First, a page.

Seabird Watching

A dedicated seabird observer collected data on individual birds and foraging flocks throughout daylight hours. He also assisted the visual team as needed with sperm whale and false killer whale protocols. He documented a variety of shearwaters, petrels, terns, tropicbirds, and noddies. The keen-eyed observer added levity to daily reports by describing the variety of persistent boobies competing for the highest roost on the jackstaff, referring to it as the “Iron Perch.” Seabirds have a tendency to relieve themselves directly in line with the visual observers’ workstation—the seabird observer would often alert them by yelling “watch out!”

A female Brewster's Brown Booby perched on the ship's jackstaff.
A female Brewster's Brown Booby perches on the ship's jackstaff. Photo: NOAA Fisheries/Nick Metheny.

If the sun was up, chances were good that members of the science team were monitoring the water. Seas were often rough, compromising the visual team’s ability to see animals amongst the swells and waves. When viewing conditions were especially rough (Beaufort 7 or higher), the visual team maintained a “weather watch.” These consisted of one observer monitoring conditions until they improved (Beaufort 6 or lower) enough for all three visual observers to resume their search effort. The seabird observer and acoustics team typically persevered despite the weather, since seabirds were on the wing, still readily visible, and hydrophones were in the water.

A seabird observer and a cetacean observer scan the water with handheld and big eye binoculars, respectively.
Nick Metheny and Lisa Barry scan the waters ahead of the ship for seabirds and cetaceans. Photo: NOAA Fisheries/Paul Nagelkirk.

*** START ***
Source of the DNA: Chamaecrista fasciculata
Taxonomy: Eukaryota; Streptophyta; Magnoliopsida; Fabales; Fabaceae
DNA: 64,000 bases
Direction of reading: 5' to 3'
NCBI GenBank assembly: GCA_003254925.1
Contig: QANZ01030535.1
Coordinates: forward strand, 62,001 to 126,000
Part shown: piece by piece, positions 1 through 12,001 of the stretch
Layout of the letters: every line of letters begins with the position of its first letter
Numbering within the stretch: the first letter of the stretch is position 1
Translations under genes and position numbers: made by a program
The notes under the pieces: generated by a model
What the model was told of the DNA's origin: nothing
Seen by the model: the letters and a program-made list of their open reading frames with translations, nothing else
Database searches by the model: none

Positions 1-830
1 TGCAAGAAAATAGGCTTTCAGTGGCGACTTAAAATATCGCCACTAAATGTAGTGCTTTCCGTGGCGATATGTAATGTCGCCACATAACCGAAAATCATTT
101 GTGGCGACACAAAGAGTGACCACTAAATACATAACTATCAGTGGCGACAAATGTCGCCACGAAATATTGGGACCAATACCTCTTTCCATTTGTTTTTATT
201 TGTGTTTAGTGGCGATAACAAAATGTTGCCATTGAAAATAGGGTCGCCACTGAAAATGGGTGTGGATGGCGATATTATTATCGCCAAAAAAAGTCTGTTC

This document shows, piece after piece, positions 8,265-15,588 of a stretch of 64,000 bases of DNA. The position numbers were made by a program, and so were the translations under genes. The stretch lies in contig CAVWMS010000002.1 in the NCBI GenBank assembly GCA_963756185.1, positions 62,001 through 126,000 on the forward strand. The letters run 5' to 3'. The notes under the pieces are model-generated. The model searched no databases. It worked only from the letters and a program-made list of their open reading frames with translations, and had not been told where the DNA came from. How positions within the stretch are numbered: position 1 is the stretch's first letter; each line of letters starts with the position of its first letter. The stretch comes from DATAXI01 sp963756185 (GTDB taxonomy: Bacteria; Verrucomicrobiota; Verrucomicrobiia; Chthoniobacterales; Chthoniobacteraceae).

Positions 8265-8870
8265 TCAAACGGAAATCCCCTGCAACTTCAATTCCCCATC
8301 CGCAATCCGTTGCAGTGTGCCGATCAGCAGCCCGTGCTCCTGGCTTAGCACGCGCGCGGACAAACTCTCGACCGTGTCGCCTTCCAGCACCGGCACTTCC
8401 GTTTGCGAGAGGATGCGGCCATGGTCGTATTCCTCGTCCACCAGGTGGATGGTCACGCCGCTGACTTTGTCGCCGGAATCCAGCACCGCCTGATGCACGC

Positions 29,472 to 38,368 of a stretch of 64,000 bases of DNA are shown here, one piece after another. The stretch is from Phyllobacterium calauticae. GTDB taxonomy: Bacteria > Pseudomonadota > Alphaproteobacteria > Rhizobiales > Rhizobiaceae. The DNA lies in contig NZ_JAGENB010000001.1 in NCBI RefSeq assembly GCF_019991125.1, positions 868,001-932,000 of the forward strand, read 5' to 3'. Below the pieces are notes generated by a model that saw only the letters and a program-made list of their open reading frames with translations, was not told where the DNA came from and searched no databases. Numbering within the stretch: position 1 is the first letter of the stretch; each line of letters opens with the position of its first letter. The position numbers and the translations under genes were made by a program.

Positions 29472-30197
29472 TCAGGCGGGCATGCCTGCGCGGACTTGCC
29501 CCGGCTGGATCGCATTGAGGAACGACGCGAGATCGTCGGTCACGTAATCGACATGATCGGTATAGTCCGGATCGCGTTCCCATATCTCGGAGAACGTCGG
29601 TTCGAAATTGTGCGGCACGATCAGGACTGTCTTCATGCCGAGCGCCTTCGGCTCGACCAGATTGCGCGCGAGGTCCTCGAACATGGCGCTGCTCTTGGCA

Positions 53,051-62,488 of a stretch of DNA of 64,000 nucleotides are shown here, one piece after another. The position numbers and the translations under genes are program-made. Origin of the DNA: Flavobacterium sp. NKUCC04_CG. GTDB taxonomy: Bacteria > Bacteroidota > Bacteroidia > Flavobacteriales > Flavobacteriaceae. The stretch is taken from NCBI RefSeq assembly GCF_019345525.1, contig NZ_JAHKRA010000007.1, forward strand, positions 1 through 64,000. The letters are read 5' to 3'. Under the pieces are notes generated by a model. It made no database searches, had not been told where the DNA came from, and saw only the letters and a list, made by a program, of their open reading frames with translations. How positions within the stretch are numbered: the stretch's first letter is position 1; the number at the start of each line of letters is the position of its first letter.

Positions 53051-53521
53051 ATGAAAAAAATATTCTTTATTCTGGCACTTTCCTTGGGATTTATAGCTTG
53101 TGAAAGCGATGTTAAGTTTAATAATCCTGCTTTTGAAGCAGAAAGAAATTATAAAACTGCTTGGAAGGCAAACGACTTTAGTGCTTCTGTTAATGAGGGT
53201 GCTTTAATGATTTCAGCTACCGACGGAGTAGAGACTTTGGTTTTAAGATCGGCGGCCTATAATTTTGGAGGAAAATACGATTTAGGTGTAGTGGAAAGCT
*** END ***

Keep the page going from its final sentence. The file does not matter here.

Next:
After 29 days at sea and 2,100 nautical miles of search effort, the team successfully concluded the first leg of the expedition! In total, the team achieved the following:

  • Sighted 31 groups of at least five cetacean species.
  • Detected 123 vocalizations of at least nine cetacean species.
  • Sighted 2,119 seabirds of at least 23 species.
  • Deployed and recovered a total of 12 acoustic recorders that drifted for anywhere between 2 and 25 days and collectively recorded about 104 days worth of data. 

The team recovered two bottom-mounted acoustic recorders off the islands of Saipan and Pagan and deployed two more that they will collect in another 1–2 years. Due to the lack of baleen whale sightings, the team made only a few attempts to deploy sonobuoys. Despite the consistently rough weather conditions, the first leg was an all-around success!

The second leg of the project is underway. Follow along with the survey on our 2021 Story Map!

All photos taken with research permit.

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Last updated by Pacific Islands Fisheries Science Center on July 09, 2021